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contralto(kəntrăl`tō), female voice of lowest pitch. Originally, the term denoted a second voice set against (contra) a high voice (alto); thus, a second high voice. Since most second parts were for a high male voice or a low woman's voice, the term came to mean a low woman's voice, pitched about a fifth below the soprano. See also altoalto,
singing voice the range of which is lower than the soprano by the interval of a fifth. More generally, the term refers to the register in which this voice sings, i.e., the second highest part in a four-part musical texture, and to instruments utilizing this register.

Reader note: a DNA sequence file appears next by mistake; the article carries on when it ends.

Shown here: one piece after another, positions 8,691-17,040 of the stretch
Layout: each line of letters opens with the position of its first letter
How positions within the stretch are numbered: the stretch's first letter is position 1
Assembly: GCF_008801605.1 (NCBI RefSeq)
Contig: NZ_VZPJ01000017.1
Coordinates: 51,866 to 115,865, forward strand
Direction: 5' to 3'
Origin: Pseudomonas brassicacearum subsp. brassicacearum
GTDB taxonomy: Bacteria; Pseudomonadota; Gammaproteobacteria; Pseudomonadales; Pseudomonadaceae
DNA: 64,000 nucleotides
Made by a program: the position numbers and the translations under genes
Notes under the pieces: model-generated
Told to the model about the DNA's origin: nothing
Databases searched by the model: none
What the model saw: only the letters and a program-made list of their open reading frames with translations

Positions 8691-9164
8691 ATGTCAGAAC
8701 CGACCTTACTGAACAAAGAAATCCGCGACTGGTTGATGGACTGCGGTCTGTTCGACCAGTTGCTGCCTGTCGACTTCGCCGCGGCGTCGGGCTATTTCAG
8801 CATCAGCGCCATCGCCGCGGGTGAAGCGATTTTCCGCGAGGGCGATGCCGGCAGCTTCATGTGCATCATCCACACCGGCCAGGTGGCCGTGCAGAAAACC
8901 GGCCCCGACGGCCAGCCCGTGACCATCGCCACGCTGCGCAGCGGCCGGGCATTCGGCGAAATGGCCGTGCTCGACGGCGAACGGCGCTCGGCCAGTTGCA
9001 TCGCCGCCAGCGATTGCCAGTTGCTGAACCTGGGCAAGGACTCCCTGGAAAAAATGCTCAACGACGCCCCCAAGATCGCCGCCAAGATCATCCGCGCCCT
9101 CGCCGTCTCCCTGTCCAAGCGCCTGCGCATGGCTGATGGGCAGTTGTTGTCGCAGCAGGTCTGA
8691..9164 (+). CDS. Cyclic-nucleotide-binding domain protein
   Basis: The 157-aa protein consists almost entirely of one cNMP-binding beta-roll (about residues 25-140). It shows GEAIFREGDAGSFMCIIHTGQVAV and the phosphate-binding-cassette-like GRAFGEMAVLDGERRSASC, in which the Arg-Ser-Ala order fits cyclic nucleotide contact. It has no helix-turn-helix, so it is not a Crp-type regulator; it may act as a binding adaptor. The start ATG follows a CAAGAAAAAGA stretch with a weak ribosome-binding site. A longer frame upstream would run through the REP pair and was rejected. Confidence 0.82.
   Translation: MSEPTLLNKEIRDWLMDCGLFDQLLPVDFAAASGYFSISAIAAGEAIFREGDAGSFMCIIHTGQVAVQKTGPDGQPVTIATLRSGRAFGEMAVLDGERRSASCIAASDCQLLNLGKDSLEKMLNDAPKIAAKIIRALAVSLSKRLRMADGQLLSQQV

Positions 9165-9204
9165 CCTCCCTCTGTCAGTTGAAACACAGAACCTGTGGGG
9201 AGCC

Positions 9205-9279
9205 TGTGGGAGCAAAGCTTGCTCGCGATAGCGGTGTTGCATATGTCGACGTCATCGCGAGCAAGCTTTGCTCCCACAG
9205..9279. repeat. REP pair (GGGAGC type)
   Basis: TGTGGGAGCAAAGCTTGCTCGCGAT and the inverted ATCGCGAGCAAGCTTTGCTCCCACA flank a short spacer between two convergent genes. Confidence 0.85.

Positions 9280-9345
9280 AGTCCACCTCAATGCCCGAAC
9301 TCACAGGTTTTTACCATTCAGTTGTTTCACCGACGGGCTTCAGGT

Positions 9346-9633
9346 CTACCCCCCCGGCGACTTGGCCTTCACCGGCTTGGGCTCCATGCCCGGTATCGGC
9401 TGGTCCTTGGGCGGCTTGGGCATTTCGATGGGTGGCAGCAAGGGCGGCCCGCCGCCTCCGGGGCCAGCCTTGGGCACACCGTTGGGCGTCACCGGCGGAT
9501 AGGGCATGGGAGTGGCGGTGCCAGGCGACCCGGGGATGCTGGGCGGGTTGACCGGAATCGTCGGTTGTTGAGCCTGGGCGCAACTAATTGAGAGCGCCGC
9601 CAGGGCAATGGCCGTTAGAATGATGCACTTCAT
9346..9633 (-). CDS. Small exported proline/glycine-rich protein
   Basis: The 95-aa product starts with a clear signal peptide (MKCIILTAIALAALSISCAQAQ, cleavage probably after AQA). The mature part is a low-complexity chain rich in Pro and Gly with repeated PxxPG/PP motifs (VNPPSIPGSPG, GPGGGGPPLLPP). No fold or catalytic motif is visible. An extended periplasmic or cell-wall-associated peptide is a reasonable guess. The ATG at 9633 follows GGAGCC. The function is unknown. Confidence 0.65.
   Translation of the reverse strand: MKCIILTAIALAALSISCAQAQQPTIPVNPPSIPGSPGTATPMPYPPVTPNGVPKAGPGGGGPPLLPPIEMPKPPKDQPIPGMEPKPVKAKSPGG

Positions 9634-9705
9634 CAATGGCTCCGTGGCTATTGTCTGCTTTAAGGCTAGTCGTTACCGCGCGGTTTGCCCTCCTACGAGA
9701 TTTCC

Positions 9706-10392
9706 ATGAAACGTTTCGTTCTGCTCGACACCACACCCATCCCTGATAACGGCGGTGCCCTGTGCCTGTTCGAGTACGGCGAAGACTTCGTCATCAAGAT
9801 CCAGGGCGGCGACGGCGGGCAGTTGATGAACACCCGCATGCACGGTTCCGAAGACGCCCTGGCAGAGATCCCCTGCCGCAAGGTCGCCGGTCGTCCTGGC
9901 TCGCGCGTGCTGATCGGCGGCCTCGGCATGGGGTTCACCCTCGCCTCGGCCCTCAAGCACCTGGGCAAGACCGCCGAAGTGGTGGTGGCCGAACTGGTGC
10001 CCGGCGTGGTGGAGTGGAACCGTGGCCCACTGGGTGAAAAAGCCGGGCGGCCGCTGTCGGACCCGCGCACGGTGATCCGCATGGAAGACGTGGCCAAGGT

..... Click the link for more information. ; countertenorcountertenor,
a male singing voice in the alto range. Singing in this range requires either a special vocal technique called falsetto, or a high extension of the tenor range.
..... Click the link for more information. ; voicevoice,
sound produced by living beings. The source of the sound in human speaking and singing is the vibration of the vocal cords, which are inside the larynx, and the production of the sounds is called phonation.
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a female voice of low range. The chest voice (ending with A-flat or B-flat of the first octave) is its most characteristic and expressive register. It has a rich, deep timbre. Among the opera parts calling for a controlto are OI’ga in Tchaikovsky’s Eugene Onegin and Konchakovna in Borodin’s Prince Igor. Composers have often written the parts of boys and youths for a contralto; some examples are Vania in Glinka’s Ivan Susanin and Siebel in Gounod’s Faust.